written by Kevin Bodbin and Frank Cappello from comics by Garth Ennis and Jamie Delano

directed by Francis Lawrence

starring Keanu Reeves, Rachel Weiss, Tilda Swinton and Peter Stormare


review by Stephen Notley

Quick tip for those not in the nerd loop: Constantine is based on a comic, a pretty good one called Hellblazer which covers the exploits of one John Constantine, English, tall, good-looking, blond, trenchcoat-wearing, a shifty little working-class con artist who takes the piss and runs his grifts on angels, demons and all the various brands of wanker and tosser in between. He does magic, but not the hocus-pocus spellcasting junk; it's more about just being on a first-name basis with half the beings in the pantheon. He's bluff and bluster, a rake at the gates of hell. He's a great character; you should check out the comic.

At some point Hollywood came along and decided to make a movie version. As they so often do, they started by yanking out a central element, John's Englishness, teleporting him thousands of miles west to L.A. and reconstituting him as an American played by Keanu Reeves. For nerds, this is reason enough to check out and assume that they've "screwed it up". But regular folk haven't read the comic and care not for the fidelity of the adaptation, so the real question is: having removed this central component of the character, did the filmmakers have any good ideas of their own around which they could reconstitute Constantine in a way that makes sense?

The answer is, yes, sort of. Keanu's Constantine isn't the John of the comics, but he's pretty cool for a movie character, a gritty, hard-boiled exorcist who smokes constantly. His first scene's a lulu, a mirror-assisted demontation with loads of visual flair. He's got tons of backstory, too. It seems that when he was a kid, he could see demons. His parents thought he was crazy and put him in the nut hatch, which he hated so much he killed himself. He was revived, but his life-changing death experience taught him A) Heaven and Hell are real, B) suicide is a mortal sin, and C) since he killed himself, he's going to hell when he dies again. Oh, and he's got lung cancer. So what's a guy to do but go around dispelling demons in the hopes that he can score enough points with God to overlook the whole suicide thing?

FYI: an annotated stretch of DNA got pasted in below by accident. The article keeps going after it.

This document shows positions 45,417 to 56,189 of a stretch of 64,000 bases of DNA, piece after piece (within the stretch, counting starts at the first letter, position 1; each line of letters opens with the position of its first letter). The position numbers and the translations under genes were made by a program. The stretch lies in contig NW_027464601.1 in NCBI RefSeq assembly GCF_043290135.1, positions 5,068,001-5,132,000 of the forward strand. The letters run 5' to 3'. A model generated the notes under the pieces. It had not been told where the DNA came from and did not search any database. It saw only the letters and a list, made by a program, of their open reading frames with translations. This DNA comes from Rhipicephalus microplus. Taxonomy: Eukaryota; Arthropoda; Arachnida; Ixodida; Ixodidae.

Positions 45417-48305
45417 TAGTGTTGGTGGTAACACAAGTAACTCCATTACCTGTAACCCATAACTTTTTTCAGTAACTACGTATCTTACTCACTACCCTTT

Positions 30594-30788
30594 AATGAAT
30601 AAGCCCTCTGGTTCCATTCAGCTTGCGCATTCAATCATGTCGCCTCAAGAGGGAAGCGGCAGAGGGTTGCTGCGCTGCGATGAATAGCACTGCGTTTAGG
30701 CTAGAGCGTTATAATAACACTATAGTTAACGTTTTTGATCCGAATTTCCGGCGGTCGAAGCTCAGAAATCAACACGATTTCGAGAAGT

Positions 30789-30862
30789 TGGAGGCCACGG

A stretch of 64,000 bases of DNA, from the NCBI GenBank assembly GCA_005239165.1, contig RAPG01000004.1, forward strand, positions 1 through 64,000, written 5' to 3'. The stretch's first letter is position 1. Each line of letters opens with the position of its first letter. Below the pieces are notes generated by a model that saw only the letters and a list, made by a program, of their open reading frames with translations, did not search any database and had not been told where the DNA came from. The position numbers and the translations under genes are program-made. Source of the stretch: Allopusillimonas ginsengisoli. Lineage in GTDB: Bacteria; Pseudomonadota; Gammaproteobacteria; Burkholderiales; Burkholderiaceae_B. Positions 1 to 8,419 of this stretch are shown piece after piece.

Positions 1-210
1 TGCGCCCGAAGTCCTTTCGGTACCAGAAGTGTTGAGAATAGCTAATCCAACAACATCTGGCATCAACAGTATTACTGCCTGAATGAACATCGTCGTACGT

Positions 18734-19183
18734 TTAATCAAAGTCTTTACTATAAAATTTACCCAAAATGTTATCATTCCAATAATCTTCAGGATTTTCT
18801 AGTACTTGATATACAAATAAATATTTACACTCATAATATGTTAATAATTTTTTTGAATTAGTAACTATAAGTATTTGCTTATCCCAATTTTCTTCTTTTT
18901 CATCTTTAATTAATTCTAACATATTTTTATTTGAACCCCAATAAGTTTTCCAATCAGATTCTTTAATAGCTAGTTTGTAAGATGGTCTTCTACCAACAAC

In the course of this action he gets mixed up with Rachel Weiss as a cop investigating the death of her twin sister, and soon we're off to the races in a plot that involves several flashy demon fights, multiple day trips to an smoking deep-orange L.A.-style Hell, a cat, encounters with Orlando's Tilda Swinton as the angel Gabriel and Fargo's Peter Stormare as Lucifer, numerous submergings in water, several unearthly whisking-aways and a big flamethrowing cross-gun that shoots holy water bullets.

Lots of stuff, much of it pretty cool. Whether it really adds up to anything is another question. Folks unfamilar with Hellblazer won't be able to tell that the story is a kludged-together assemblage of scenes, bits, ideas and lines of dialogue from various storylines from the comic combined with more Hollywood-esque stuff like the big cross-gun; they'll just see Keanu marchin' around zapping demons and getting the job done and at the end of the day, well, he quits smoking. Satisfying? You decide. As a horroresque action movie, Constantine has a lot to offer, plenty of cool bits throughout, some effective scenes, good fun. For the Hellblazer reader, the most likely reaction is wistful regret for the movie that could've been, a real adaptation set in England with a guy like Paul Bettany as John. But hey --that's Hollywood!